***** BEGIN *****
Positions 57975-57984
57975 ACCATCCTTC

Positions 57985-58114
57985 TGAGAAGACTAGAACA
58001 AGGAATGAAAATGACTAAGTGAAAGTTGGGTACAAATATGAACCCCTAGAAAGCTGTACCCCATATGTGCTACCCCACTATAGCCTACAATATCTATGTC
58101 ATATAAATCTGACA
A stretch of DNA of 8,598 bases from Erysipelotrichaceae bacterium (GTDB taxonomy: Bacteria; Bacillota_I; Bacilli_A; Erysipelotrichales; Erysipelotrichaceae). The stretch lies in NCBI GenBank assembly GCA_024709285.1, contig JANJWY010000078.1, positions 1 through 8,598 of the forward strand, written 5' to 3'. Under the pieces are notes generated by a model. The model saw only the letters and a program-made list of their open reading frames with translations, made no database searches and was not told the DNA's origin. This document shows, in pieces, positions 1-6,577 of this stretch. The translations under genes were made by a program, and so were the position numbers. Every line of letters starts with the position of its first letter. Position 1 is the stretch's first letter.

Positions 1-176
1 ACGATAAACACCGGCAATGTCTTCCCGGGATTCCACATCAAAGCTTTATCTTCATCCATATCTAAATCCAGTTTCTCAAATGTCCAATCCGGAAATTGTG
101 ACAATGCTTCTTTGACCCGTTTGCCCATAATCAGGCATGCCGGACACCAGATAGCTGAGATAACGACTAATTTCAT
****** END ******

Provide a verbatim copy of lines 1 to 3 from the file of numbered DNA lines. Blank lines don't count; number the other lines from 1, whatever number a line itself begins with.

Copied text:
Positions 57975-57984
57975 ACCATCCTTC

Positions 57985-58114